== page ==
When a younger individual goes to an organization, they don’t necessarily have higher expectations in regards to technology, just different expectations. “We have found the dynamic may be more of a challenge for younger generations to work with an organization that has older technology. Like asking them to connect to the Internet but they first have to use a physical cord rather than the Wi-Fi,” Dorsey explained.
“Jason Dorsey is one of the most compelling and engaging speakers I’ve come across in my career. In fact, ‘speaker’ does not adequately describe Jason, who is equal parts researcher, social anthropologist, and entertainer.”
President and CEO,
“Jason Dorsey is singularly the most effective business speaker I have ever witnessed and can make two hours seem like 20 minutes, even in a room of 1,000 people.”
VP Corporate and Franchise Communications, ServiceMaster
What is Generational Kinetics?
Generational kinetics was a phrase invented by Dorsey and Dr. Denise Villa at the research center, because they didn’t want to talk about generations separate from one another. Rather, CGK wanted to talk about the groups interacting together. “By looking across the generations, we’ve been able to cover a lot of really surprising insights rather than looking at them in a vacuum,” Dorsey explained. Leaders have found this insight helpful as organizations work with multiple generations in one place, rather than just one age group; hence, the reason for generational kinetics. “The term has really stuck and people seem to still like the phrase 13 years later,” Dorsey added.
Generational kinetics has now been applied to numerous organizations’ work and life situations, and Dorsey shares these words of encouragement throughout his keynote presentations. Audiences are able to implement actions shared, customizing or tailoring the tools for their individualized establishments. For instance, a CEO of a manufacturing firm won’t want information that will only work at a high tech company or something designed for retail banking. CGK provides strategies and tactics that work within the constraints of day-to-day activities, especially in regards to communication.
During the presentation, questions are shared with the audience, such as: How do we communicate across these different generations? How do we build trust? How do we drive innovation? How do we drive more engagement to be applied in lots of different ways? “This approach helps people trying to influence others or interact with their colleagues, their employees, and their team, as well as their family,” Dorsey said. “No matter which generation you’re in, you will leave with lots of new ways to engage other generations.”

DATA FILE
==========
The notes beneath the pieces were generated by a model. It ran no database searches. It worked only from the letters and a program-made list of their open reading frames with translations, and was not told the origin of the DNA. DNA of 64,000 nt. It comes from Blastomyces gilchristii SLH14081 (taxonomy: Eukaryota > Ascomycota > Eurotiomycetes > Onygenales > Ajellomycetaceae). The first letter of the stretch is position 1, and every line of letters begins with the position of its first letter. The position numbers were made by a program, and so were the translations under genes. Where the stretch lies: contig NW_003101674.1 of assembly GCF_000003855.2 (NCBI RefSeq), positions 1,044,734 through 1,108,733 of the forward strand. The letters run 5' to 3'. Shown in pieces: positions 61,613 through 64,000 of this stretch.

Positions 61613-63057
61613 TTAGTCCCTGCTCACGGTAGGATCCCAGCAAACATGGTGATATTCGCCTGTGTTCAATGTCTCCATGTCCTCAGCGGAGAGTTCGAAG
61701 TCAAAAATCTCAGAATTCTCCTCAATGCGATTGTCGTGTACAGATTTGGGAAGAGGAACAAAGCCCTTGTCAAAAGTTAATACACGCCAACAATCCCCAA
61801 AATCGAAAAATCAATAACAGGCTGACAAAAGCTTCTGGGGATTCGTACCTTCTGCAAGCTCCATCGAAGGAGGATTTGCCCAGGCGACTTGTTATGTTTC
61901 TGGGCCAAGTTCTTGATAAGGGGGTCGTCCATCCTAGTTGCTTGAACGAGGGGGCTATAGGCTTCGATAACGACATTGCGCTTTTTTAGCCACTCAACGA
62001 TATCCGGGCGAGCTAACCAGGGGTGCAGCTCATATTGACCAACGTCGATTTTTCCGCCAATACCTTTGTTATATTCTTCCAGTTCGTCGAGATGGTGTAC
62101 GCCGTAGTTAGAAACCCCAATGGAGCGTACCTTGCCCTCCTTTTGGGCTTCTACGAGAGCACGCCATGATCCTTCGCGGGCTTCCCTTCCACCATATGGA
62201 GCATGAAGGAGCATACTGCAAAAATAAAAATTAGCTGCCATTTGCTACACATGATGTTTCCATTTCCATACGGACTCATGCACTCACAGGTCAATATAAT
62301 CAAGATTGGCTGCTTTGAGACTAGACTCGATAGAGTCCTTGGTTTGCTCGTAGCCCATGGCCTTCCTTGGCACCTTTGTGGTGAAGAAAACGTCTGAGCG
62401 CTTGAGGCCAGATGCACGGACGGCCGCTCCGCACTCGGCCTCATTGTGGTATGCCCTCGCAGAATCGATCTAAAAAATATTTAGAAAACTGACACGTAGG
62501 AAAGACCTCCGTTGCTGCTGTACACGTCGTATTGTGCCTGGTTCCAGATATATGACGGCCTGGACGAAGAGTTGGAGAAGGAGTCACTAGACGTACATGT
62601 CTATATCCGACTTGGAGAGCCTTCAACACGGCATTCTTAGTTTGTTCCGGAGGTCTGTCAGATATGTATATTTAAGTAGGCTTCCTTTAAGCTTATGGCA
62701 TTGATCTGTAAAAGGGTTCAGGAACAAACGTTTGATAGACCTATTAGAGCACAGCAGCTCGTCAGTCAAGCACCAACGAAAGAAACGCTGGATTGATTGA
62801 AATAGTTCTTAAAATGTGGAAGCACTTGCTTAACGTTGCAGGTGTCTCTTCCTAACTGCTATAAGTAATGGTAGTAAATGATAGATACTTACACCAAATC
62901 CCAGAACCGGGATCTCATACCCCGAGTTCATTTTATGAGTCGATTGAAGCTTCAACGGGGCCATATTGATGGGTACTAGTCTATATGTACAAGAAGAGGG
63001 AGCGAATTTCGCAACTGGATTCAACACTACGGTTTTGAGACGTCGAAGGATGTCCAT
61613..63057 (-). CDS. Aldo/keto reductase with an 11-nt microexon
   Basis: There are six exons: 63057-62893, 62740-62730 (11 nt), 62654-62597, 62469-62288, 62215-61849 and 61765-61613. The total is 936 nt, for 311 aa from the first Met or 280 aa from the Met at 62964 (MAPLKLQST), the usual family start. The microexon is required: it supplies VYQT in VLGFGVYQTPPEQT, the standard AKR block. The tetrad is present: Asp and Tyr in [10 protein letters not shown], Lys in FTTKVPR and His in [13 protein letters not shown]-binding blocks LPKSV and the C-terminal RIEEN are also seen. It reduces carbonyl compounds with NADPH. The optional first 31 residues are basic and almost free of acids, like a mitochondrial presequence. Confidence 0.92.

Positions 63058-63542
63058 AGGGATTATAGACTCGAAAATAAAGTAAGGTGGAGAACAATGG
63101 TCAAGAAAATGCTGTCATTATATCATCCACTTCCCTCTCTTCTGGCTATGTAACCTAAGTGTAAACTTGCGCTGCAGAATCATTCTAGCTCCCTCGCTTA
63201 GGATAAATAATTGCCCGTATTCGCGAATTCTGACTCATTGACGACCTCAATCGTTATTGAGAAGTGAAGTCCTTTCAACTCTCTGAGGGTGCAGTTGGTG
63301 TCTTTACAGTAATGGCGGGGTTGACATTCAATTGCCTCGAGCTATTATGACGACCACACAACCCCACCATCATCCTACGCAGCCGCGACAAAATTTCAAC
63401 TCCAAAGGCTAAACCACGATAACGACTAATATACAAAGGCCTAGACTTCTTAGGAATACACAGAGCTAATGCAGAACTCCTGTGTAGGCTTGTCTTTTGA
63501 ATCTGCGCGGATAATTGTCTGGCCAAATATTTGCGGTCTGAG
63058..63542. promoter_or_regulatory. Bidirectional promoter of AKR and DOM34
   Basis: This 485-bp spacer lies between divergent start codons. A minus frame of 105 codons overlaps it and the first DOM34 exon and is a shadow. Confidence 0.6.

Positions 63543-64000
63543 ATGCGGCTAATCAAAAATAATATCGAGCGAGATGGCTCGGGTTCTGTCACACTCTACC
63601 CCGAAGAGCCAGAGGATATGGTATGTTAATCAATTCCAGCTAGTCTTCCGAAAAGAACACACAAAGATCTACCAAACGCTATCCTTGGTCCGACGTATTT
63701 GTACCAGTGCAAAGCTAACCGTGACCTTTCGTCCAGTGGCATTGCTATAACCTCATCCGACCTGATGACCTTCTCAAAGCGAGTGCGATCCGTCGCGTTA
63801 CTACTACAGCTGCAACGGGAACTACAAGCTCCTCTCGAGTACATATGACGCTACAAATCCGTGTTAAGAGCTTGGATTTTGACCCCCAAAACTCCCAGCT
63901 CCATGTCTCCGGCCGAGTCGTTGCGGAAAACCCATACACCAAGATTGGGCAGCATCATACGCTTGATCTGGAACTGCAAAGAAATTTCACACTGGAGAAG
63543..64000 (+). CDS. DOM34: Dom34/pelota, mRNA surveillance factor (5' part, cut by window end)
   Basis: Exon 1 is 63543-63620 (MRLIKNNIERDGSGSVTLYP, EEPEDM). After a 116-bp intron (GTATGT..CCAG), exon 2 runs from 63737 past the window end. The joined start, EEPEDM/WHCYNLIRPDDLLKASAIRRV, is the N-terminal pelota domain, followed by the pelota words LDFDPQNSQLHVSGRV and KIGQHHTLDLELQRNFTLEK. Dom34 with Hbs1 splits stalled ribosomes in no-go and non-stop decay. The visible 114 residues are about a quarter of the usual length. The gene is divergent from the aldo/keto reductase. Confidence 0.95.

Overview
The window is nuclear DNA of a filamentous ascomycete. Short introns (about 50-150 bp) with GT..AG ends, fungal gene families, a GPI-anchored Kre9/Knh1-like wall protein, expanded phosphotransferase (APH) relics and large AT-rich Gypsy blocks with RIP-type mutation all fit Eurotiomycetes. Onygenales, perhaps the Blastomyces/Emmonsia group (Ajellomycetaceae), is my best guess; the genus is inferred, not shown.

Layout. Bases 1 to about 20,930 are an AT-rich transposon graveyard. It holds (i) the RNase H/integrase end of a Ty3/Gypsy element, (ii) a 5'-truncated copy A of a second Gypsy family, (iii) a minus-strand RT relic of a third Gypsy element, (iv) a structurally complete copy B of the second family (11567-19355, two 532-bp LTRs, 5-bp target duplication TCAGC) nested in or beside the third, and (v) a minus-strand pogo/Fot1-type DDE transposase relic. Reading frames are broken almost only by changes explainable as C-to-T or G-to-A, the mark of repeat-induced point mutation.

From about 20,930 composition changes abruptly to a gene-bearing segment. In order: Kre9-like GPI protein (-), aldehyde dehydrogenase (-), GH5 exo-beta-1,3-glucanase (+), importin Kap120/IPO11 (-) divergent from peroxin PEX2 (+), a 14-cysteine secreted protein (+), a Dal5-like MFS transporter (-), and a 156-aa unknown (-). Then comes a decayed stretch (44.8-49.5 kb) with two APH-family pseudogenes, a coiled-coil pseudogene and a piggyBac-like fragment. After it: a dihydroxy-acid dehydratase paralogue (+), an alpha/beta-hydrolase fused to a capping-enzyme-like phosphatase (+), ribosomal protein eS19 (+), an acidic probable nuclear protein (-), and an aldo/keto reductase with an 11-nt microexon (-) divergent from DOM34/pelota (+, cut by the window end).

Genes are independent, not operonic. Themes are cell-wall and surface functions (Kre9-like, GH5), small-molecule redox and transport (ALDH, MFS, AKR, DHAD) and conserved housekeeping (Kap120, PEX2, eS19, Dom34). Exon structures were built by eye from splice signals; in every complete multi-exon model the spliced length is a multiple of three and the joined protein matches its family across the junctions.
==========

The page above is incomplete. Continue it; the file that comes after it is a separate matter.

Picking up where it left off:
Sharing Research Discovered About Generational Differences
CGK leads more than 65 generational research studies around the world in multiple languages, focusing on the research side of understanding generations. The research center has more than 700 clients providing data to understand the generational lens of an organization. The combination of this data enables researchers the ability to uncover hidden trends, disprove myths, and figure out what actually works and doesn’t work. “This information allows leaders to make smart decisions regarding bridging generations and solving generational challenges,” Dorsey explained. The research reports reveal new insights into generations and emerging trends around the world, from fin-tech and retail to marketing, healthcare, and employment.
“No matter which generation you’re in, you will leave with lots of new ways to engage other generations.”
President of The Center for Generational Kinetics
Speaking to Different Generations
When Dorsey speaks to audiences, he wants listeners to understand the different generations and how they think, work, become educated, and how they conduct business. He has found younger generations, such as millennials, Gen Y, and Gen Z populations, drive the trends older generations ultimately adopt.
Currently, research shows that millennials are the largest generation in the current United States workforce, which also means the largest generation of managers. These people born between 1980–1996 are the core generation leaders, and employers are seeking to understand them. At the same time, Gen Z represents the post-secondary students found in the United States and has a much different relationship with technology, communication, money, work, and how they learn. “Organizations are saying we were starting to figure out millennials and here comes Gen Z, who’s totally different,” Dorsey said. “We are hearing from leaders that they moved too late on millennials and have been playing catch-up ever since. We don’t want the same thing to happen with Gen Z.” Organizations are working hard to be on the frontlines, in terms of understanding this younger generation, so leaders are aware of how to engage, educate, and attract the best and the brightest. “They want to understand how to unlock their talent,” he said.
Dorsey knows this perspective well, at work and at home. He’s a millennial. His wife is a Gen X and they have a Gen Z daughter—imagine the conversation at the Dorsey dinner table! “I have three generations at home, and we have four generations in our research firm every day, so we’re living this just as much as everyone else. This dynamic makes my conversation even more fun and personal to come and share.”